25/12/2014 1:50 PM IST | Updated 15/07/2016 8:24 AM IST

Bharti Airtel's Discriminatory Data Plan Sparks Debate: "Worrying Trend"

A shopkeeper adjusts an Airtel board outside his shop in Calcutta, India, Wednesday, April 28, 2010. Bharti Airtel, India's largest mobile phone company, suffered lower profits in the January-March quarter as a fierce price war cut into earnings despite growth in subscribers. Net profit fell 8 percent to 20.6 billion rupees ($461.1 million) from the same quarter last year, while revenue grew 2 percent to 100.6 billion rupees ($2.3 billion), the company said Wednesday. (AP Photo/Bikas Das)

If you use voice apps like Skype or Viber on an Airtel data plan to make calls, you’re in for a rude surprise. Bharti Airtel has changed the terms and conditions on its mobile packs to charge standard data rates on VoIP based services. As pointed out by Telecomtalk, the new T&C adds this footnote:

“All Internet/data packs or plans (through which customer can avail discounted rate) shall only be valid for internet browsing and will exclude VoIP (Both incoming/Outgoing). VoIP over data connectivity would be charged at standard data rates of 4p / 10 KB (3G service) and 10p / 10 KB (2G service).”

In other words, you would have to pay up to Rs10,000 per GB of data consumption on 2G networks and Rs4,000 per GB on 3G networks for making calls on Skype or Viber, even if you have a 2G or 3G data pack active on your phone.

Here's what Wolfram Alpha says about how much time on Skype will eat up that kind of data. For a high quality video call, Skype requires 500kbps and 500kbps downstream speeds. You would run out of 1 GB in 2.2 hours. For an audio call it recommends 100kbps speeds. At that rate, it could consume 90 MB of data for 1 hour of voice calls.

In a statement, an Airtel representative confirmed the change in terms and conditions, saying it is a precursor to launching dedicated VoIP packs. "We have made some revisions in the composition of our data packs, and will offer VoIP (Voice over internet protocol) connectivity through an independent pack that will be launched shortly. Our customers can continue enjoying voice calls over data connectivity by opting for this VoIP pack, or simply use VoIP services on pay-as-you-go basis.”

In doing this, Airtel violates the idea of principle of net neutrality, regarded as an essential ground rule for an open internet. Fundamentally it means carriers should treat all data equally and should not be allowed to impose differential treatment or charges on different kinds of data.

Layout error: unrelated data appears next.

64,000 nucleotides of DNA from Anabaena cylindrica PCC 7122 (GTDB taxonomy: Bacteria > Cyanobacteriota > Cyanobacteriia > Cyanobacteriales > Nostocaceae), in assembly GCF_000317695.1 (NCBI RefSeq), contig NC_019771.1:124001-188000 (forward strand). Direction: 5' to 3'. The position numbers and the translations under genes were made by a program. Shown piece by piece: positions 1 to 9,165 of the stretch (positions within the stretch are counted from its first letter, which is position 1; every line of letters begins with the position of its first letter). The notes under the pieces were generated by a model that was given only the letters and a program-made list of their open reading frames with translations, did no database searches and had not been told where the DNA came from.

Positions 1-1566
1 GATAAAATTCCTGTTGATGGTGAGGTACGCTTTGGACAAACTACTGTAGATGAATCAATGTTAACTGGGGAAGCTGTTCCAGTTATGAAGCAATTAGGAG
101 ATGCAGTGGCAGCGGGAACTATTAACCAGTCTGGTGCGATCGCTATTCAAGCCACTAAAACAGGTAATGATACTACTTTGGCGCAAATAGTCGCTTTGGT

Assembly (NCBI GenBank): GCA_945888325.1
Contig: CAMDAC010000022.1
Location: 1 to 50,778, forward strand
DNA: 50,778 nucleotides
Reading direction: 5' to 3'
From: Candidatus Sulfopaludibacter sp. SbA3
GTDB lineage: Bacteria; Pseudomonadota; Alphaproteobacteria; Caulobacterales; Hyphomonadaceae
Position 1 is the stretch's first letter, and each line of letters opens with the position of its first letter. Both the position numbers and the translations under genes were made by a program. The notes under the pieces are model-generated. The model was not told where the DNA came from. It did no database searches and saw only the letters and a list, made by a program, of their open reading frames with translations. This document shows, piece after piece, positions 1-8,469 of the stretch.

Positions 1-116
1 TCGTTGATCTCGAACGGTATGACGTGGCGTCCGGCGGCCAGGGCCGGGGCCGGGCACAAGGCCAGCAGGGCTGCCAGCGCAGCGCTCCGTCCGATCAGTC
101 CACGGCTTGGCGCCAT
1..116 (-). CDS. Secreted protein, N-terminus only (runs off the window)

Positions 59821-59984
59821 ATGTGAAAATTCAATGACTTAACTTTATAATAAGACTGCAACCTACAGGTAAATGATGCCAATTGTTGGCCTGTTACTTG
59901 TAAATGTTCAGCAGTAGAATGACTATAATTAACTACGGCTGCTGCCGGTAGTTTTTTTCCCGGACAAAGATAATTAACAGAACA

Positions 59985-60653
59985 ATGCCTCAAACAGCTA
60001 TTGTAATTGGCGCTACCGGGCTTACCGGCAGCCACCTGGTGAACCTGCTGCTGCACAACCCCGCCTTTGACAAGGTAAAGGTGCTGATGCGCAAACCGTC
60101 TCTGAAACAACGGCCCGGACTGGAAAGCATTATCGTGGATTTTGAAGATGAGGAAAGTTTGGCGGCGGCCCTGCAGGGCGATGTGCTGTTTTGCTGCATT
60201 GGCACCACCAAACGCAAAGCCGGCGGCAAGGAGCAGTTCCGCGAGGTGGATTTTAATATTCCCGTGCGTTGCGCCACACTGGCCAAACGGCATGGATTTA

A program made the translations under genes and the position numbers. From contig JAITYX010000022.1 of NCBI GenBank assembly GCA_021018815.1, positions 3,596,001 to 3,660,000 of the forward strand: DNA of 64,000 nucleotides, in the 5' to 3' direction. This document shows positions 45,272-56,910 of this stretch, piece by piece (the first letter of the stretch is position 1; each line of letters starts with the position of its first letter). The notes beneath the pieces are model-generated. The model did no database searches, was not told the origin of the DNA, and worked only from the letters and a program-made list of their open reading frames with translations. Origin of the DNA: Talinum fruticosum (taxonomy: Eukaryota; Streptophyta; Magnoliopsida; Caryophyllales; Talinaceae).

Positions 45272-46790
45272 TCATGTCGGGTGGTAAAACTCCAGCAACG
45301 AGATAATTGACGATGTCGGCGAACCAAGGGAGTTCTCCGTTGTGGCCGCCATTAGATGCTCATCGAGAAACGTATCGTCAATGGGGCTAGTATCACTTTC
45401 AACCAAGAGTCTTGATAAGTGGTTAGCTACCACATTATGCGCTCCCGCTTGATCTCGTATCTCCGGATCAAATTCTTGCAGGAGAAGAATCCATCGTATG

India does not have a law regarding net neutrality, the Telecom Regulatory Authority of India recommends that "the Licensee can provide video conferencing and audiotex services in a non-discriminatory basis.”

Fundamentally, the problem is this—telcos in India pay high fee for a telecom license to provide voice services over traditional mobile networks. Customers with internet access increasingly prefer to make calls and send texts using apps such as Skype, Viber and Whatsapp, all of which are free of cost. Whatsapp has already killed SMS revenues and telcos in India fear that as internet speeds grow, such apps, based on a technology called Voice over Internet Protocol (VoIP), will eat into voice revenues. Sooner or later, every telco will start worrying about this.

India's telecom policy, which predates the popularity of VoIP apps, will take time to keep up.

"I do believe that the Airtel decision to separate VoIP from other data services is a worrying trend. While this is a very dangerous road to take, some regulatory anomalies seem to provide an excuse for this," said telecom analyst Mahesh Uppal, who runs the consulting firm Com First. He points out that the Indian Telegraph Act requires a telecom service provider to have a license. "There are fees too. Mobile players like Airtel pay high license fees in the form of share of revenue and for the use of spectrum. Taken together, the companies' payments run into billions of dollars." he added.

"Several OTT (over the top) services, like Skype, Viber and WhatsApp are similar in functionality to conventional telephony or messaging services. WhatsApp is arguably even more powerful than SMS. The rules that govern functionally similar services must be comparable too. What we need to do is ensure that the regulatory burden is the same. The way is not to increase it for OTT services but to remove the high levies on current providers of conventional services," Uppal said.

With net neutrality at stake, VoIP users on Twitter voiced their displeasure at Airtel, threatening to boycott their service.